The maximum amount of time that you should work out each day depends on your own level of fitness and experience. If you're new to exercise, 30 minutes may be the most you can handle, but if you're experienced, you might be able to spend two hours at the gym. Experts agree that there is a maximum amount of time that you should work out per week -- depending on the type of exercise -- to avoid overtraining and muscle strain.
Without rest, your body cannot heal itself between workouts. If you continue to exercise the same muscles without giving them time to recover, you risk overtraining and injury. Overtraining -- training for so long that you have difficulty recovering -- can cause fatigue, depression, weight loss and minor injuries. Achieve rest by getting a good night's sleep and by taking a break between workouts. Take at least one day off every week to recover from exercise. On your resting days, stretch for longer than you would on your workout days, focusing on any muscles that feel sore. If you really feel an urge to stay active on your resting days, swim a few easy laps in the pool for a low-impact workout.
Performing aerobic exercise for too long can lead to heart problems, according to a 2008 study conducted for the "European Heart Journal." This study found that people who ran every day for many years had significantly more heart tissue scarring and artery plaque buildup than a representative group of nonathletes. Too much aerobic exercise can negatively affect your metabolism, leading to muscle loss. Avoid health problems by limiting aerobic exercise to a maximum of five days per week.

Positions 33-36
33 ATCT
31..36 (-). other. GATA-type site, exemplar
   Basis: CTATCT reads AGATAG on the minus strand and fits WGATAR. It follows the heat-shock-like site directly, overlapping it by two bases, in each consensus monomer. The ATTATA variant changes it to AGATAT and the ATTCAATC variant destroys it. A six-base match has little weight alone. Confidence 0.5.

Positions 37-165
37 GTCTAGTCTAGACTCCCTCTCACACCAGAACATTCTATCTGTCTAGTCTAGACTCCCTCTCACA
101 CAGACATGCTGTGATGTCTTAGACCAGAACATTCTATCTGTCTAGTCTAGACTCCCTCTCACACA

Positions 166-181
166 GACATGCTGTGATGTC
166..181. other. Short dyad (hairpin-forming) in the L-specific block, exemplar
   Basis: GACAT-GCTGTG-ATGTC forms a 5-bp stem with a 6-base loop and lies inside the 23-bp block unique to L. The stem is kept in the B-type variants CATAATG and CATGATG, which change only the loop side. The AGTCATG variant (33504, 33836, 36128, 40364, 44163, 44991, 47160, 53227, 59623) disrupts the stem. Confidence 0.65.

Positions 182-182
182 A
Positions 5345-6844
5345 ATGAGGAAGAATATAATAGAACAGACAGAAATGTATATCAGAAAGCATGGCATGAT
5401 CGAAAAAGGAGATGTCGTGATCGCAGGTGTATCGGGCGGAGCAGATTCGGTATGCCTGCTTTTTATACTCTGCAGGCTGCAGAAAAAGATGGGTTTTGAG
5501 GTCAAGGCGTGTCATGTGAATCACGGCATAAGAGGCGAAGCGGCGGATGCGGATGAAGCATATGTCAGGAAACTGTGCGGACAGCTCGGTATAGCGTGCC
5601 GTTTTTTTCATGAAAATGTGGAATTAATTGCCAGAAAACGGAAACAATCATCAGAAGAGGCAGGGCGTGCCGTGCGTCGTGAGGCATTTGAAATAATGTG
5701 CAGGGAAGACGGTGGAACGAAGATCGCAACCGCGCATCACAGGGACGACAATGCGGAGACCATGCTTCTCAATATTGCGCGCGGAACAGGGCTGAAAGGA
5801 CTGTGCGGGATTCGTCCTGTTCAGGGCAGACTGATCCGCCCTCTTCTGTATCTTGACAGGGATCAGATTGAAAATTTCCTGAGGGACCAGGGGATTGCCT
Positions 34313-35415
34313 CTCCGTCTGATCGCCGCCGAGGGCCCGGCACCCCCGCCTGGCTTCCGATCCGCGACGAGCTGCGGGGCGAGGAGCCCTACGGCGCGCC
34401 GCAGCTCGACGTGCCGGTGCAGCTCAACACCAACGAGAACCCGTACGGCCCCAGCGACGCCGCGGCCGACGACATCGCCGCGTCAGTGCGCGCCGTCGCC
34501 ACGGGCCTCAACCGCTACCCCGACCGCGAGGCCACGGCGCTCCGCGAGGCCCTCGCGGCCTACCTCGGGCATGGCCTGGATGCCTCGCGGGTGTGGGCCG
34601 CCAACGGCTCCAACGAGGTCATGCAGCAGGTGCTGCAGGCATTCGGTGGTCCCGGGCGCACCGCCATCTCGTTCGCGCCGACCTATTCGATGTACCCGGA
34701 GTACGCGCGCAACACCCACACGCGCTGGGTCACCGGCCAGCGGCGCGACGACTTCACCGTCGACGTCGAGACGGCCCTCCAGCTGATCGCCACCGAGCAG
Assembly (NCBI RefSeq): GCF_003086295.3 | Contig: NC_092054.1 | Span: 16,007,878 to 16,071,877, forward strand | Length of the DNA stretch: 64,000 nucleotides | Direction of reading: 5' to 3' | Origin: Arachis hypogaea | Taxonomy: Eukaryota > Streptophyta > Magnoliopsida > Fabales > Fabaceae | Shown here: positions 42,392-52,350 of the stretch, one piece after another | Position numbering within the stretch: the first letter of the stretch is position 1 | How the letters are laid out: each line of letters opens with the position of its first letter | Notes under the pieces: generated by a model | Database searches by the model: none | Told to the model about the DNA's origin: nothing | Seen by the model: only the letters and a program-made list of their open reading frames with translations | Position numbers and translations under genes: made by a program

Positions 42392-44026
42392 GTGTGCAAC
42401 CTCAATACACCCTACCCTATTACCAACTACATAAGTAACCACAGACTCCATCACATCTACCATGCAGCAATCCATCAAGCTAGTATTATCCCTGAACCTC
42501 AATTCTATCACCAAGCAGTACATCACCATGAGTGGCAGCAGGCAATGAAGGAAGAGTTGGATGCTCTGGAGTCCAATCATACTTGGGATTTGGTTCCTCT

Anaerobic exercise works your body at a high level of intensity, and as such, you should limit it. Weightlifting for too long, for example, can strain your muscles and cause injury. Aim for a maximum of two to three days of anaerobic exercise per week with one to two days of rest in between. Ensure that your anaerobic exercise works a variety of muscle groups by only working each group once or twice per week.
Pay attention to your body and stop working out if you feel exhausted or in pain. If you always feel sore the day after working out, you have found your personal maximum -- try cutting down your workout by 10 minutes. No matter how long you are working out, start your workouts with several minutes of light aerobic activity. Start and end your workouts with several minutes of stretching to avoid injury.
Natasha Hochlowski holds a dual B.S. in chemistry and writing from Loyola University Maryland. She has been writing professionally since 2007, frequently contributing to "The Journal of Young Investigators," and has worked as a technical writer/editor for several major pharmaceutical companies.